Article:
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Colour Correcting - Tried & tested Tips

Colour Correcting - Tried & tested Tips

Most of you probably usually use (if not only) a neutral beige corrector or alternatively a green one, if you suffer from nasty breakouts or redness. Yet, most likely you avoid mosaic correctors because you simply don’t know how to use them. Don’t worry, you’re not alone in this – everyone starts somewhere. Knowing which correctors to use to aid various issues can really save any day.


First off, you need to know which colour of corrector suits your skin best. And the answer here is quick – most likely you need a small team of tones to help you with different imperfections. So, what is the best colour corrector for you? Let’s look at them!


Neutral, flesh-toned corrector is the basics, and many of you probably started a correcting journey with this one, and… stayed with it. Wrong! Neutral colour is obviously indispensable in your makeup sets, because it single-handedly deals with dark circles under your eyes, spots and blemishes and if you go on holidays, you probably don’t want to take the whole concealing set with you, so by all means, a neutral-toned corrector is a must in your beauty bag. It is also helpful in combining with other colours – just mix together neutral corrector with any other more intense colour, for example green, to perfectly blend in with your skin tone. The same applies to white corrector, but this one should be used rather carefully – you’d better apply it as a highlighter or mix with others.


This tone is pretty much underestimated. Yet, this is a real rescue for unhealthy looking areas – shadows, dark circles, and visible veins – every greyish or greenish part of your face that gives you a bit lifeless look. No one wants to look as if they just left their coffin, therefore to help your skin seem more energetic and lively, apply some pink corrector, where needed. Keep in mind, though, not to use pink one to any blue- or purple-toned imperfections as pink colour may bring it out even more.


Comparably to pink, purple corrector may also help with drab complexion, especially when it comes to any yellow-coloured flaws. It will conceal this unhealthy looking area and pump up your skin with some vitality. Remember always to match tone to your complexion – light, lilac or lavender purple is ideal for fair and sallow skin, and darker one, like violet or mauve will fit darker skin better. If needed, combine it with neutral or white corrector to achieve required shade.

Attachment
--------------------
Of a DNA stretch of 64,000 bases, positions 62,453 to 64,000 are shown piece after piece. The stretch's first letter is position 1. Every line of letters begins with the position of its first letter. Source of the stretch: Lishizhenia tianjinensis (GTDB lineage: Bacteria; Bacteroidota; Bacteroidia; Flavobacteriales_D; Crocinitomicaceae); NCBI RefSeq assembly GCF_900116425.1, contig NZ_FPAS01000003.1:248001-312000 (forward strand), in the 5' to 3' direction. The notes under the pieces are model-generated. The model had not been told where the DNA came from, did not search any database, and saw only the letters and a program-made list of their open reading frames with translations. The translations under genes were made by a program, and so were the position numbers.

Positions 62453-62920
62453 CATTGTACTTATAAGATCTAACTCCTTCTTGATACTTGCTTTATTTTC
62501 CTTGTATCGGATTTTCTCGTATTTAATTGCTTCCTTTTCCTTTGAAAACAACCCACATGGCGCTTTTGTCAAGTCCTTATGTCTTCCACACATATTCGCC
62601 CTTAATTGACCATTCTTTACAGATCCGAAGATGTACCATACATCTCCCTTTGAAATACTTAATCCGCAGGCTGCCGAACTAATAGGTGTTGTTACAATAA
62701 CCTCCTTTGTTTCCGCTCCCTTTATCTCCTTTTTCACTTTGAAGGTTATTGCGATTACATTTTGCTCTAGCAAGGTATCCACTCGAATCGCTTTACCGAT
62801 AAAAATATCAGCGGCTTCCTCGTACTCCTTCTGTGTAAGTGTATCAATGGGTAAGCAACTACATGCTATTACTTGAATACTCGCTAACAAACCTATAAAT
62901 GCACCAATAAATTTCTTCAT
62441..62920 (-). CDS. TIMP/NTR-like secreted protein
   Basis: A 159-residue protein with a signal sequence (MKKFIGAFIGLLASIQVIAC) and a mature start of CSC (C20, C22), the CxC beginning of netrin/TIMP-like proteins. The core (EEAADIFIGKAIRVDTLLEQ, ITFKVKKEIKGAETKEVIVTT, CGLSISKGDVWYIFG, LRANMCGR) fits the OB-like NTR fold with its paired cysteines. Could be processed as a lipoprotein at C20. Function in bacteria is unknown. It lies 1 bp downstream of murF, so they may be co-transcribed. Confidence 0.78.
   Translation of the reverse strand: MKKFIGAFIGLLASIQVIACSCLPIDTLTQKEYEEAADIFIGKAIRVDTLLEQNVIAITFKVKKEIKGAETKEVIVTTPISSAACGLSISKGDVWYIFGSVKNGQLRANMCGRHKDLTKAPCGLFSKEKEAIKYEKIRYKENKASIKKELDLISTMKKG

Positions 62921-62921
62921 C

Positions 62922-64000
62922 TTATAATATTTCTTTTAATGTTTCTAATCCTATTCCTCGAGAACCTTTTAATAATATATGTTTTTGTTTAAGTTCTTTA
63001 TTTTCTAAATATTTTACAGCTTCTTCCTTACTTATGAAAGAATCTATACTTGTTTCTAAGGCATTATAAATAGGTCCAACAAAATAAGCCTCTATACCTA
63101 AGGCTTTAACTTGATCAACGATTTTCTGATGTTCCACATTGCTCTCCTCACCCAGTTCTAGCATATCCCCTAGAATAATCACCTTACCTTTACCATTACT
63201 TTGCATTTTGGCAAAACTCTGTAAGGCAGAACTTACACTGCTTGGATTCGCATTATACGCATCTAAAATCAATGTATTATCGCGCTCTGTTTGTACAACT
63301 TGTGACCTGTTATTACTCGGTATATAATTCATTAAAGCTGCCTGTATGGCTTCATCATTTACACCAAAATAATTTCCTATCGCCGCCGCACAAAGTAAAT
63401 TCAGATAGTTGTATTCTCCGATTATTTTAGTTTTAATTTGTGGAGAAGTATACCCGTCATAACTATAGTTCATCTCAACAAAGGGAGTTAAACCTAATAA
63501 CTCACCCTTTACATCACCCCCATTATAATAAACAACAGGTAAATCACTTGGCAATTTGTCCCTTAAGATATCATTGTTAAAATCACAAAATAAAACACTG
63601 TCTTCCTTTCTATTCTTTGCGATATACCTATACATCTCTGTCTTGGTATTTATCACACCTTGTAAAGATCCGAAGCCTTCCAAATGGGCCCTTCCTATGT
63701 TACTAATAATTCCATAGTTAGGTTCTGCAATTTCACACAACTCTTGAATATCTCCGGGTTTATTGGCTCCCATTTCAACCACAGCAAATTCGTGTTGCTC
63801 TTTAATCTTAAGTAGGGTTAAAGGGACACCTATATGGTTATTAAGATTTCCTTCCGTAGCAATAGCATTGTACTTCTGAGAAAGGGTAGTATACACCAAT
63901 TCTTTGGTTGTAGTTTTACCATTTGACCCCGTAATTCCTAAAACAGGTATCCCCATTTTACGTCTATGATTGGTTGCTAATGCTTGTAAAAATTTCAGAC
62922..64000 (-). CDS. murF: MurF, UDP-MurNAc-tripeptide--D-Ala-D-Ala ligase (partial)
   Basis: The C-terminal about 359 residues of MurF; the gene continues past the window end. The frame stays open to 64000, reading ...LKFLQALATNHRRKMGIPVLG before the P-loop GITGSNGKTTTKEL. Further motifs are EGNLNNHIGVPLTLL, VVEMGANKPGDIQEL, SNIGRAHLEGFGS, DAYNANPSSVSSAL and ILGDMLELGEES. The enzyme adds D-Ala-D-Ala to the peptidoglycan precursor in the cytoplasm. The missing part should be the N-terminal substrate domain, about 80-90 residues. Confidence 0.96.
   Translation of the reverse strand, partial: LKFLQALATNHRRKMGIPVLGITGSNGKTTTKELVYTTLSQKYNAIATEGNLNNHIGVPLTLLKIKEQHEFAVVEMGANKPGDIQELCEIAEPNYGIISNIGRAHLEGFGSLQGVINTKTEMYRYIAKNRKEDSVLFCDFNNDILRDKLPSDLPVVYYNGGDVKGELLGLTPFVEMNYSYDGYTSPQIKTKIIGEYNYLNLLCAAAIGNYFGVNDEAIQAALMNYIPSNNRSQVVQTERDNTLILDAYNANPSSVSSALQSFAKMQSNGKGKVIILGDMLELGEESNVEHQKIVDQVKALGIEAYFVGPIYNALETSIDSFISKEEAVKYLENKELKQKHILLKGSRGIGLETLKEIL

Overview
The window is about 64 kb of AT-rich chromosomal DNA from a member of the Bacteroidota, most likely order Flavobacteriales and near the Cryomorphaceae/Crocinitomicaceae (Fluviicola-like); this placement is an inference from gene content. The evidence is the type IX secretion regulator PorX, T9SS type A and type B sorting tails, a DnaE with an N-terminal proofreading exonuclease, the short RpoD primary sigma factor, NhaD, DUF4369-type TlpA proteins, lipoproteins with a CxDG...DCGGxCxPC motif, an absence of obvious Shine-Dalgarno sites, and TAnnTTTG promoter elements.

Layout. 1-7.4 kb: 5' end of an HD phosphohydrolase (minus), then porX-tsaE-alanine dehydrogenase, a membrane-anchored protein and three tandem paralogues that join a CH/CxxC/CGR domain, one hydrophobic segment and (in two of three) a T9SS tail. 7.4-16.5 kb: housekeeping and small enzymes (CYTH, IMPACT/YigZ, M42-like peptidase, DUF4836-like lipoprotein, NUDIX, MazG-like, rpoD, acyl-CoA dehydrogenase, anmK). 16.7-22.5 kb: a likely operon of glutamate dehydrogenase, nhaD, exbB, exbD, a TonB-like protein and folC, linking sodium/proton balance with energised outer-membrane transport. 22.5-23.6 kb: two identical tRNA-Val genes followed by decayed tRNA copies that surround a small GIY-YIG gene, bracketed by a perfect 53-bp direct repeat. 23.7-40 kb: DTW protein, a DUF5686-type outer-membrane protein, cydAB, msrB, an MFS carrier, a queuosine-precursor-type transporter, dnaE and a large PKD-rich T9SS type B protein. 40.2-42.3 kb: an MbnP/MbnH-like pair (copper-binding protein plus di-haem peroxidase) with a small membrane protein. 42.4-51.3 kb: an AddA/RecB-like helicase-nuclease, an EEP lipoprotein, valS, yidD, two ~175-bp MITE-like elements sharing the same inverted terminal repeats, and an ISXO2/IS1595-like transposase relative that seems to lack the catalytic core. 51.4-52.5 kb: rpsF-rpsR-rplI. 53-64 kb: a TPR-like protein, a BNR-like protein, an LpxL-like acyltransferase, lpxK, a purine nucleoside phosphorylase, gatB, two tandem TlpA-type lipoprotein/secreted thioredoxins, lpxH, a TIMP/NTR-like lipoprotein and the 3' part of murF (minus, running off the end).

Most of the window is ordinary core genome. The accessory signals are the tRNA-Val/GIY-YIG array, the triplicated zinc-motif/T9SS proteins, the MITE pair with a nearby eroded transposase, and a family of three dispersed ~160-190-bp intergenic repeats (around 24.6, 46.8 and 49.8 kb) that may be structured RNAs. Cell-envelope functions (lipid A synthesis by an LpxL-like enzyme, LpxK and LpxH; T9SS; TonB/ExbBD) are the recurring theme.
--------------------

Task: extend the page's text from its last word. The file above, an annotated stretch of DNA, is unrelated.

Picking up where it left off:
Dull, sleepy and weary skin needs some boost from time to time, and that’s where yellow corrector steps in. It brightens the tone of your skin and conceals any blue-toned blemishes. You can also try it on dark circles under your eyes to see if this will be a remedy for you. In short, yellow is perfect for waking up your skin after an all night long partying.


This colour, alongside with pink and purple, is usually left out in your makeup routine, right? Wrong again. If you need to warm up your look, orange works best as a glow booster. It cancels blue- and green-coloured veins and shadows, as well as ageing spots. And again it helps drab and lifeless complexion in achieving more healthy appearance.


Green is the best choice for covering any pink or red areas, therefore is fit for discolouration, inflamed breakouts, red spots, broken capillaries or blushing. Green colour comes in different shade variations from cool and pale to more bright and dark so you can also match it to your skin tone – the fairer your skin is, the lighter the green shade you should choose. Depending on how covering is your foundation or a BB/CC cream, you may need to apply additionally a flesh-like corrector on the green layer, or you can combine both shades together to get more natural tone.

If you ever get confused by which colour should be used to conceal a given issue, always look at a colour wheel and the antipodal colours. The opposite colours most likely act as each other’s corrector – therefore, for instance, since red is vis-à-vis to green, hence the red covers green and the other way round.


First use your favourite foundation or a BB/CC cream and look at what you want to cover in as natural light as possible. Foundation or any other covering makeup cosmetic will conceal partially your imperfections, and thanks to this you won’t overuse a corrector.

Tip: play with your colour correcting palette first. It might turn out that you need to combine some colours from the set with neutral or white corrector to get the right tones. Also, remember not to exaggerate with the amount of used colours – you certainly don’t intend to look like a colouring book eventually. Last minute experiments may give you comical look (or make you late for an outing).

Next, apply a small amount of corrector on your skin on the area that you want to cover. Do it with clean fingers or a small tapered brush, and delicately pat the corrector until it blends with your foundation or any other product of choice. Now, there is no definite guide on where to apply a corrector – yes, it usually happens that you need to apply it under your eyes, on your nose and around your lips, but this is not a rule. Examine your imperfections, issues that make you feel less confident about your looks and then go on to perfect your complexion. It takes a little time to figure it out, but it’s worth the effort.

When you finish your correcting routine… cover what you’ve already done with concealer that matches your foundation tone. You don’t want to let anybody see any dots on your face, do you? Put a little concealer on corrected area to make sure that you don’t leave out any colourful doodles on your skin, and try not to built up to much cosmetics on one spot. Your meticulous concealing endeavour is complete. Now you’re ready to put on the rest of your makeup. Flawless and confident look is at your fingertips!